# Chapter 1 Introduction

Welcome to “Applied Time Series Analysis with R”. This book is intended as a support for the course of STAT 463 (Applied Time Series Analysis) given at Penn State University. It contains an overview of the basic procedures to adequately approach a time series analysis with insight to more advanced analysis of time series. It firstly introduces the basic concepts and theory to appropriately use the applied tools that are presented in the second (and main) part of the book. In the latter part the reader will learn how to use descriptive analysis to identify the important characteristics of a time series and then employ modelling and inference techniques (made available through R funtions) that allow to describe a time series and make predictions. The last part of the book will give introductory notions on more advanced analysis of time series where the reader will achieve a basic understanding of the tools available to analyse more complex characteristics of time series.

This document is under development and it is therefore preferable to always access the text online to be sure you are using the most up-to-date version. Due to its current development, you may encounter errors ranging from broken code to typos or poorly explained topics. If you do, please let us know! Simply add an issue to the GitHub repository used for this document (which can be accessed here https://github.com/SMAC-Group/ts/issues) and we will make the changes as soon as possible. In addition, if you know RMarkdown and are familiar with GitHub, make a pull request and fix an issue yourself.

## 1.1 Conventions

Throughout this book, R code will be typeset using a monospace font which is syntax highlighted. For example:

a = pi
b = 0.5
sin(a*b)

Similarly, R output lines (that usally appear in your Console) will begin with ## and will not be syntax highlighted. The output of the above example is the following:

## [1] 1

Aside from R code and its outputs, this book will also insert some boxes that will draw the reader’s attention to important, curious or otherwise informative details. An example of these boxes was seen at the beginning of this introduction where an important aspect was pointed out to the reader regarding the “under construction” nature of this book. Therefore the following boxes and symbols can be used to represent information of different nature:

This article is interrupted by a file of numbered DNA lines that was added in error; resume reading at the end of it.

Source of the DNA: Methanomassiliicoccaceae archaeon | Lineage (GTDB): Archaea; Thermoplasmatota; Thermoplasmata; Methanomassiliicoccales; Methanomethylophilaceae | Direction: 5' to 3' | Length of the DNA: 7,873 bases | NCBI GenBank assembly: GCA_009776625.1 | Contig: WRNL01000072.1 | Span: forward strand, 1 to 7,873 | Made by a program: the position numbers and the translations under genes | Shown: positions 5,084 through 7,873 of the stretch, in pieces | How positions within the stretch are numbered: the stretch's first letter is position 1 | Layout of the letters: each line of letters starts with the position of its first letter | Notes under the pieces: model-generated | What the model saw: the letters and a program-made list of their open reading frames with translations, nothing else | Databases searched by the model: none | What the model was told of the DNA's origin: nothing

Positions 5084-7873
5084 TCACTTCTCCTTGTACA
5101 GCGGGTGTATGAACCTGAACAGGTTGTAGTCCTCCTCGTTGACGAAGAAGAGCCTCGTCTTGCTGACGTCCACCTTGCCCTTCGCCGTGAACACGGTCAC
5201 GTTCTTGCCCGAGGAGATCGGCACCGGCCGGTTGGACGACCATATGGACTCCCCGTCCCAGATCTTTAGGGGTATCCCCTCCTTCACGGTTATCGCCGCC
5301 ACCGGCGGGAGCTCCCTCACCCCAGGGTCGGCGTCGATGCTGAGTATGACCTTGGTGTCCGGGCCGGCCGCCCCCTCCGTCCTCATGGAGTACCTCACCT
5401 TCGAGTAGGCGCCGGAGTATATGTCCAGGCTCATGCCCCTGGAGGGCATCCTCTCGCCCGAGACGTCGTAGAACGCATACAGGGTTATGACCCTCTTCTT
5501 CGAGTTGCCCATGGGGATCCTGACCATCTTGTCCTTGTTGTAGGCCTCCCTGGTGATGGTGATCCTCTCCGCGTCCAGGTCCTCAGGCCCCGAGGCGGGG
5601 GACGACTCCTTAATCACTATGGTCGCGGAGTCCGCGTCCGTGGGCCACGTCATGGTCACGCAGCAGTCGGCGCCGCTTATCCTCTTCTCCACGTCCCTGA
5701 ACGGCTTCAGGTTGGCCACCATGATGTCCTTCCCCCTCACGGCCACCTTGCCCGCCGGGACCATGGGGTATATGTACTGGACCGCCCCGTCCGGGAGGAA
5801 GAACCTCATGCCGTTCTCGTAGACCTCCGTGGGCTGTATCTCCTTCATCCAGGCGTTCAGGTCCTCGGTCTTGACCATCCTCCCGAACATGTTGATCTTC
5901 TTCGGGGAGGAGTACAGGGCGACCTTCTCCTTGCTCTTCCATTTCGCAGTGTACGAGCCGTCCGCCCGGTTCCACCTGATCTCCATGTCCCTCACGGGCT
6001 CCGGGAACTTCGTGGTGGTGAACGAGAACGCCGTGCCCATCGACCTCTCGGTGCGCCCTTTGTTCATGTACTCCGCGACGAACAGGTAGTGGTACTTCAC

This is an important piece of information.
This is some additional information that could be useful to the reader.
This is something that the reader should pay caution to but should not create major problems if not considered.
This is a warning which should be heeded by the reader to avoid problems of different nature.
This is a tip for the reader when following or developing something based on this book.

Using the same convention as in Hastie, Friedman, and Tibshirani (2001), the symbol 😱 indicates a technically difficult section which may be skipped without interrupting the flow of the discussion.

## 1.2 Bibliographic Note

This is not the first (or the last) book that has been written on time series analysis. Indeed, this can be seen as a book that brings together and reorganizes information and material from other sources structuring and tailoring it to a course in basic time series analysis. The main and excellent references (which are far from being an exhaustive review of literature) that can be used to have a more in-depth view of different aspects treated in this book are Cochrane (2005), Hamilton (1994) and Shumway and Stoffer (2010).

## 1.3 Acknowledgements

The text has benefited greatly from the contributions of many people who have provided extremely useful comments, suggestions and corrections. These are:

The authors are particularly grateful to James Balamuta who introduced them to the use of the different tools provided by the RStudio environment and greatly contributed to an earlier version of this book:

You can redistribute it and/or modify this book under the terms of the Creative Commons Attribution-NonCommercial-ShareAlike 4.0 International License (CC BY-NC-SA) 4.0 License.

### C Proofs

Hastie, Trevor, Jerome Friedman, and Robert Tibshirani. 2001. The Elements of Statistical Learning. Vol. 1. 10. Springer series in statistics New York, NY, USA:

Cochrane, John H. 2005. “Time Series for Macroeconomics and Finance.” Manuscript, University of Chicago.

Hamilton, James Douglas. 1994. Time Series Analysis. Vol. 2. Princeton university press Princeton, NJ.

Shumway, R.H., and D.S. Stoffer. 2010. Time Series Analysis and Its Applications: With R Examples. Springer Texts in Statistics. Springer New York. https://books.google.com/books?id=NIhXa6UeF2cC.